NatWest have hit the headlines after a call centre worker told a vegan caller that ‘vegans should be punched’.
It proves that PR isn’t just about the Comms Team or higher management; it goes right the way through an organisation. The impact of this single call handler has caused headlines across the country, and banks have a hard enough time getting people to trust them as it is.
Having done the almost-obligatory call centre stint myself (although not with NatWest), I know staff are trained in how to sound professional, give the right information and remain polite at all times. It’s harder to define how much of their personality a call handler should show – in some circumstances, revealing a bit about your own life can build trust with the customer and help resolve the reason behind the call. However in other circumstances, such as in this case, a personal opinion can be in direct opposition to the image the company wishes to portray – although they aren’t actively pro-vegan, I suspect their staff guidelines don’t advocate punching anyone in the face.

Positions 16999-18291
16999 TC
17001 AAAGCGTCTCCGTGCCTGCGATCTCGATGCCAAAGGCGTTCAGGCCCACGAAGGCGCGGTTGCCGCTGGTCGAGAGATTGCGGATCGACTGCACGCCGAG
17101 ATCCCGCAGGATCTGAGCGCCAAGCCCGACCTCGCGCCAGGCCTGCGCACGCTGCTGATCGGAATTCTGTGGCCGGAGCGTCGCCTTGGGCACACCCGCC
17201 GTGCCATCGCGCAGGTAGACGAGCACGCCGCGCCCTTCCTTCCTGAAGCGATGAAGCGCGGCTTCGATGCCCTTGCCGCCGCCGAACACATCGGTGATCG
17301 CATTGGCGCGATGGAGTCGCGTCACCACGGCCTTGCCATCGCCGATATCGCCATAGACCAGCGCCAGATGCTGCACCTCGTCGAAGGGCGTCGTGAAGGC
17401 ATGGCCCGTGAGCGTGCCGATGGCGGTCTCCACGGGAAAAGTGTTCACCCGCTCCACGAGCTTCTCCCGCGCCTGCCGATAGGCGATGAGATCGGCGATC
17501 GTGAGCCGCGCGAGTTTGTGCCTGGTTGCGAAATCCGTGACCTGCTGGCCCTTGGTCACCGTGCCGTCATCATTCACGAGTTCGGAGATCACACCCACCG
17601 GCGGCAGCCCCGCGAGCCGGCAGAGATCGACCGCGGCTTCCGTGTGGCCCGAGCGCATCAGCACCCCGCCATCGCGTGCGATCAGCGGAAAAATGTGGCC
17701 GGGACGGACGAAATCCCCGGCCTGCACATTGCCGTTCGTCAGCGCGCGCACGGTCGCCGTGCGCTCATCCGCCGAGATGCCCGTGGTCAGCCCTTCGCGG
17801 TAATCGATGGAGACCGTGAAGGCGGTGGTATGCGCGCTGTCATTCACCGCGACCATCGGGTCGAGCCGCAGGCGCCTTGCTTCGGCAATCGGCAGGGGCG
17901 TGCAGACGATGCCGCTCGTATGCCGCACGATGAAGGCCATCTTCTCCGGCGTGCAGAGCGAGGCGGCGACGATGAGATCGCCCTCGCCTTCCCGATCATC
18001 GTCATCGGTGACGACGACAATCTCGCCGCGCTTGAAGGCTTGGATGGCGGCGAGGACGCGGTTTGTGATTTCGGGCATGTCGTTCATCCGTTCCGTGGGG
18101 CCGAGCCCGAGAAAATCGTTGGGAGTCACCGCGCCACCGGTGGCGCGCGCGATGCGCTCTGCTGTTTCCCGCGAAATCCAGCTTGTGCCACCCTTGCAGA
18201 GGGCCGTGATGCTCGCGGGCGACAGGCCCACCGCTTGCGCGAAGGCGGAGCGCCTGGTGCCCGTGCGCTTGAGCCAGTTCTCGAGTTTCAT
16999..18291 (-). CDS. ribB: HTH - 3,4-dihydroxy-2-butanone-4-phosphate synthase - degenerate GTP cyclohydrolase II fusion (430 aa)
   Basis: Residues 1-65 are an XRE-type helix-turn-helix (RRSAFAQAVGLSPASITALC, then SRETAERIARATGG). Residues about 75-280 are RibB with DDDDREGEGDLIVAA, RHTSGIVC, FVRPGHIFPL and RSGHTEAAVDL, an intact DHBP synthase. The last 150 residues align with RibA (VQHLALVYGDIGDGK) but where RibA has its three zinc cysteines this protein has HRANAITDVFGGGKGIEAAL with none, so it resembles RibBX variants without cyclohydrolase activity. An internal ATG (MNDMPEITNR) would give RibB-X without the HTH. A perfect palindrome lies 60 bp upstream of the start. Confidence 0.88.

There’s no way you can police all staff at all times, but a good internal communications strategy could mitigate the chances of a situation like this by making sure that all staff are aware of the organisation’s values and views on how customers should be treated.
However, is there also a question about the PR of the vegan community? Although not an official movement, a quick look at Twitter shows the strength of the vegan community, with lots of people commenting in support of the person applying for the loan, as well as comparisons between veganism and other protected groups such as religions and races. If the perception of vegans more widely is that of drum-banging, pavement-chalking activists, do they need to do more to make themselves appear less confrontational and more tolerant of those who make a different lifestyle choice?
While arguably both sides need to engage in a little more positive PR, there’s no doubt that this incident will have cost NatWest’s reputation a lot more than an apology and almost £600 they gave to the customer.